ended with a chapter about the “military lessons of the [civil]
war” (1875 edition: Volume I
; Volume II
).The memoirs were controversial, and
sparked complaints from many quarters. Grant (serving as President
when Sherman’s memoirs first appeared) later remarked that others
had told him that Sherman treated Grant unfairly but “when I
finished the book, I found I approved every word; that ... it was a
true book, an honorable book, creditable to Sherman, just to his
companions — to myself particularly so — just such a book as I
expected Sherman would write.”
In 1886, after the publication of Grant’s memoirs, Sherman produced
a "second edition, revised and corrected" of his memoirs with
Appleton. The new edition added a second preface, a chapter about
his life up to 1846, a chapter concerning the post-war period
(ending with his 1884 retirement from the army), several
appendices, portraits, improved maps, and an index (1886 edition:
, Volume II
). For the most part, Sherman refused
to revise his original text on the ground that “I disclaim the
character of historian, but assume to be a witness on the stand
before the great tribunal of history” and “any witness who may
disagree with me should publish his own version of [the] facts in
the truthful narration of which he is interested." However, Sherman
did add the appendices, in which he published the views of some
Sherman in his later years, in
civilian evening clothes
Subsequently, Sherman shifted to the publishing house of Charles L.
Webster & Co., the publisher of Grant’s memoirs. The new
publishing house brought out a “third edition, revised and
corrected” in 1890. This difficult-to-find edition was
substantively identical to the second (except for the probable
omission of Sherman's short 1875 and 1886 prefaces).
After Sherman died in 1891, there were dueling new editions of his
memoirs. His first publisher, Appleton, reissued the original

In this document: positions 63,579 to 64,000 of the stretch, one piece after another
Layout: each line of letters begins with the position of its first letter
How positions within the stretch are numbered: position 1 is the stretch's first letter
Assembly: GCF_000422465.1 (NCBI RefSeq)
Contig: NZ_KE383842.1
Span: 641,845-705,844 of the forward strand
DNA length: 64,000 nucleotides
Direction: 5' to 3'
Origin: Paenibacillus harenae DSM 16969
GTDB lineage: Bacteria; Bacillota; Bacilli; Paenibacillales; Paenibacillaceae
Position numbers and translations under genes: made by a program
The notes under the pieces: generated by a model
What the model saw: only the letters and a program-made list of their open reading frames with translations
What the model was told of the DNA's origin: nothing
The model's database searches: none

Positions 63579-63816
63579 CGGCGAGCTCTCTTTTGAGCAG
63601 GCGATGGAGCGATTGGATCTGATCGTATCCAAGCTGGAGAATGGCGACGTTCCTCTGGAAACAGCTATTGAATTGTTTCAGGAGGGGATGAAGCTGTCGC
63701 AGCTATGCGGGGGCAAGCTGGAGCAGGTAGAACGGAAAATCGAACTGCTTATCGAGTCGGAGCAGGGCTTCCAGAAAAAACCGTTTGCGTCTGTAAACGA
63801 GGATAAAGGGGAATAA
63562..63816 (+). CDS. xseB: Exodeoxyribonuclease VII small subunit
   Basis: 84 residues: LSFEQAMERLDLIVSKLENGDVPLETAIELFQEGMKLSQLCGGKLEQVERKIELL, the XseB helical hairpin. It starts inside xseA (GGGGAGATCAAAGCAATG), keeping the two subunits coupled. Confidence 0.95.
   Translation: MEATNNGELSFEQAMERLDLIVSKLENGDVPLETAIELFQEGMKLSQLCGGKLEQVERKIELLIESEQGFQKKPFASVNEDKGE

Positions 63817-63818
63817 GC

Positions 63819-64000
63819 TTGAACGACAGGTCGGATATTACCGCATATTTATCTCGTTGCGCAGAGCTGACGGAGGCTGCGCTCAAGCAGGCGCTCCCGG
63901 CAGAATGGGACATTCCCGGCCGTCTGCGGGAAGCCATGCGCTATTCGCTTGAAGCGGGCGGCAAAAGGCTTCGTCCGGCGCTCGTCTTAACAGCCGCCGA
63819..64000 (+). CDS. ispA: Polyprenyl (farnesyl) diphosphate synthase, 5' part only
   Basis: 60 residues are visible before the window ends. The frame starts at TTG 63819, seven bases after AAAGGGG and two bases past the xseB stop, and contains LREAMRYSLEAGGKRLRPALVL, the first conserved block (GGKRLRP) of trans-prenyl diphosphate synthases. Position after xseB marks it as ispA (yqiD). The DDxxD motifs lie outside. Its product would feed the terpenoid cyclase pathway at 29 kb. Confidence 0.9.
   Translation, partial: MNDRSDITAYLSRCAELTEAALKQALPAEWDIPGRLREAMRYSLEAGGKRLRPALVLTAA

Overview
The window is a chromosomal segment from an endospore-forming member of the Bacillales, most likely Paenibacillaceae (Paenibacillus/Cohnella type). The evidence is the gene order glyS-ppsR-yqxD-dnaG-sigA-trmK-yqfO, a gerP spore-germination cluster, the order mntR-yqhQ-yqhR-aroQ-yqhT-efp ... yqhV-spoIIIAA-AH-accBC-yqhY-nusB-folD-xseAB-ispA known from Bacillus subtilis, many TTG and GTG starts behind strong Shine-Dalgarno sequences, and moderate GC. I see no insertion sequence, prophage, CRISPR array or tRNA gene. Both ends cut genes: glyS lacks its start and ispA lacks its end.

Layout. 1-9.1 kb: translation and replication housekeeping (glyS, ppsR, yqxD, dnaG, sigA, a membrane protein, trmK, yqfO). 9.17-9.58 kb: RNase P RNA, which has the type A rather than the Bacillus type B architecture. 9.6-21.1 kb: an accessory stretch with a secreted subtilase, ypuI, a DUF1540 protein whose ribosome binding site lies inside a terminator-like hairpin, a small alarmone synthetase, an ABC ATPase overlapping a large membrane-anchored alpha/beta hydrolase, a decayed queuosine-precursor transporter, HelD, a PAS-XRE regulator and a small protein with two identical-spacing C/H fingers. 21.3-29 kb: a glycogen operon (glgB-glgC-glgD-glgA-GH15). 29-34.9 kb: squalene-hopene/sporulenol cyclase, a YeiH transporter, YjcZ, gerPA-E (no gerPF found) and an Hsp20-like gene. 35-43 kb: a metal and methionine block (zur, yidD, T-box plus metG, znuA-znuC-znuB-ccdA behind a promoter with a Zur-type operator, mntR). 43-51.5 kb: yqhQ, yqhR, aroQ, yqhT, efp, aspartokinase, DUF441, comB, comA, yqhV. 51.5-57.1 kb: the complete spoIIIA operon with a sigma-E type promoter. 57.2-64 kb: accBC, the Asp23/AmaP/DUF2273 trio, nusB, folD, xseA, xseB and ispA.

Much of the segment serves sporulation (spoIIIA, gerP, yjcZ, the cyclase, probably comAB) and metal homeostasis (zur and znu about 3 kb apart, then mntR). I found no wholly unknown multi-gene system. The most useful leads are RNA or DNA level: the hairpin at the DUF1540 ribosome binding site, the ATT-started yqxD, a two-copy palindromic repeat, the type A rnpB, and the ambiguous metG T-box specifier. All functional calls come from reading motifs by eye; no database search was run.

(1875) edition with two new chapters about Sherman’s later years
added by the journalist W. Fletcher Johnson (1891 Johnson edition:
, Volume II
). Meanwhile, Charles L. Webster &
Co. issued a “fourth edition, revised, corrected, and complete”
with the text of Sherman’s second edition, a new chapter prepared
under the auspices of the Sherman family bringing the general’s
life from his retirement to his death and funeral, and an
appreciation by politician James G.
(who was related to Sherman's
wife). Unfortunately, this edition omits Sherman’s prefaces to the
1875 and 1886 editions (1891 Blaine edition: Volume I
, Volume II
In 1904 and 1913, Sherman’s youngest son (Philemon Tecumseh
Sherman) republished the memoirs, ironically with Appleton (not
Charles L. Webster & Co.). This was designated as a “second
edition, revised and corrected.” This edition contains Sherman’s
two prefaces, his 1886 text, and the materials added in the 1891
Blaine edition. Thus, this virtually invisible edition of Sherman's
memoirs is actually the most comprehensive version.
There are many modern editions of Sherman’s memoirs. The edition
most useful for research purposes is the 1990 Library of America
version, edited by Charles Royster. It contains the entire text of